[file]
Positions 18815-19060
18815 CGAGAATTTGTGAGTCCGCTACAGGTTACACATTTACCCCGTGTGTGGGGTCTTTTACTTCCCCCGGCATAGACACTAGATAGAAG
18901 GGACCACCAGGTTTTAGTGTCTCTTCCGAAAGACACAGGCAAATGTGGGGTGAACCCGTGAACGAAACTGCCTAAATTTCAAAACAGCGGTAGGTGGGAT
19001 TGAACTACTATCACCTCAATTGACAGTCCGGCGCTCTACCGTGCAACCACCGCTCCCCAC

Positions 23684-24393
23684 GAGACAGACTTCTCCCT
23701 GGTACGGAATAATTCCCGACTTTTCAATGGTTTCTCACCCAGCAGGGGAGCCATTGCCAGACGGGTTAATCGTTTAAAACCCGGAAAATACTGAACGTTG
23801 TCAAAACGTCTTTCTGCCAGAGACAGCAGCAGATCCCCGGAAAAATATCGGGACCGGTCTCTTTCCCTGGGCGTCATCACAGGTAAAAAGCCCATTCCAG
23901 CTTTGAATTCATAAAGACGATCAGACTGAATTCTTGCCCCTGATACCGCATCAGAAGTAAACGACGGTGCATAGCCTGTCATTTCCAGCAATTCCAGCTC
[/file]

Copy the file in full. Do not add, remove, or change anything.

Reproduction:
Positions 18815-19060
18815 CGAGAATTTGTGAGTCCGCTACAGGTTACACATTTACCCCGTGTGTGGGGTCTTTTACTTCCCCCGGCATAGACACTAGATAGAAG
18901 GGACCACCAGGTTTTAGTGTCTCTTCCGAAAGACACAGGCAAATGTGGGGTGAACCCGTGAACGAAACTGCCTAAATTTCAAAACAGCGGTAGGTGGGAT
19001 TGAACTACTATCACCTCAATTGACAGTCCGGCGCTCTACCGTGCAACCACCGCTCCCCAC

Positions 23684-24393
23684 GAGACAGACTTCTCCCT
23701 GGTACGGAATAATTCCCGACTTTTCAATGGTTTCTCACCCAGCAGGGGAGCCATTGCCAGACGGGTTAATCGTTTAAAACCCGGAAAATACTGAACGTTG
23801 TCAAAACGTCTTTCTGCCAGAGACAGCAGCAGATCCCCGGAAAAATATCGGGACCGGTCTCTTTCCCTGGGCGTCATCACAGGTAAAAAGCCCATTCCAG
23901 CTTTGAATTCATAAAGACGATCAGACTGAATTCTTGCCCCTGATACCGCATCAGAAGTAAACGACGGTGCATAGCCTGTCATTTCCAGCAATTCCAGCTC